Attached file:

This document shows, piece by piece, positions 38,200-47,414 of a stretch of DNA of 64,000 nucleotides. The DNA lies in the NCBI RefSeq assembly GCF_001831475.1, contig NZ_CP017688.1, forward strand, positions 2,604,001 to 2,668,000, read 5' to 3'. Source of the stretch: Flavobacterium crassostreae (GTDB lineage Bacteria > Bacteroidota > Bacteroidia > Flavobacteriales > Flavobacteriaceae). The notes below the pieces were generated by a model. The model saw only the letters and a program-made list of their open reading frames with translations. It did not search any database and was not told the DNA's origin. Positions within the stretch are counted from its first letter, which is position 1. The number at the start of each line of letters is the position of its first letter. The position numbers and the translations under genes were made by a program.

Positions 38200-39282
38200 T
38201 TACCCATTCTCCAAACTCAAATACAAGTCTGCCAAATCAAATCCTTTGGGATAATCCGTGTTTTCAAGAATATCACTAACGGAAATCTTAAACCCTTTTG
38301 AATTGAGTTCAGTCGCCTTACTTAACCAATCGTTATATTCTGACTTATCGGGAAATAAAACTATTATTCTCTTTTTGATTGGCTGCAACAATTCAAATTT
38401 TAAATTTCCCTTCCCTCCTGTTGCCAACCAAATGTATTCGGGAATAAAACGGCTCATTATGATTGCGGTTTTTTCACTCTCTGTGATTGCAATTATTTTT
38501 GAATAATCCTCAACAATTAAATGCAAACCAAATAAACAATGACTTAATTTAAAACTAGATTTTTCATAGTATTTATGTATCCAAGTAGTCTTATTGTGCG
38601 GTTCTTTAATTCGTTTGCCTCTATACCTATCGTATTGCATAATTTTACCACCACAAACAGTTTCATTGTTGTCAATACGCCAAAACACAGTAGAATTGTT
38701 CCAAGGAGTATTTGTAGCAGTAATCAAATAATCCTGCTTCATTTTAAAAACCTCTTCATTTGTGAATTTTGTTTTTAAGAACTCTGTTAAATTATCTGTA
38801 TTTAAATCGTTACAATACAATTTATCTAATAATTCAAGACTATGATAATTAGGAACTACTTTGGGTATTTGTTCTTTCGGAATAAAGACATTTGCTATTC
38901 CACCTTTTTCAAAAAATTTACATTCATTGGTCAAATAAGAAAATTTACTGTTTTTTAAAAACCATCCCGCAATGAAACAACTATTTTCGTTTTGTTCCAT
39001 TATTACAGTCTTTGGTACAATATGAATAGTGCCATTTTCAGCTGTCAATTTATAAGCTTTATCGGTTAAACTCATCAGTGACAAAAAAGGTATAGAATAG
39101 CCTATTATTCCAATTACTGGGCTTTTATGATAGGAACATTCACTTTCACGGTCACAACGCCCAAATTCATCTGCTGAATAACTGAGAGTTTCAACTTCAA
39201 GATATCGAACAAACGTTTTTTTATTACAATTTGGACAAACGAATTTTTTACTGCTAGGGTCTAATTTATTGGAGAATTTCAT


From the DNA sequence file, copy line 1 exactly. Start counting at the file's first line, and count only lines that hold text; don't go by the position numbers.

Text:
This document shows, piece by piece, positions 38,200-47,414 of a stretch of DNA of 64,000 nucleotides. The DNA lies in the NCBI RefSeq assembly GCF_001831475.1, contig NZ_CP017688.1, forward strand, positions 2,604,001 to 2,668,000, read 5' to 3'. Source of the stretch: Flavobacterium crassostreae (GTDB lineage Bacteria > Bacteroidota > Bacteroidia > Flavobacteriales > Flavobacteriaceae). The notes below the pieces were generated by a model. The model saw only the letters and a program-made list of their open reading frames with translations. It did not search any database and was not told the DNA's origin. Positions within the stretch are counted from its first letter, which is position 1. The number at the start of each line of letters is the position of its first letter. The position numbers and the translations under genes were made by a program.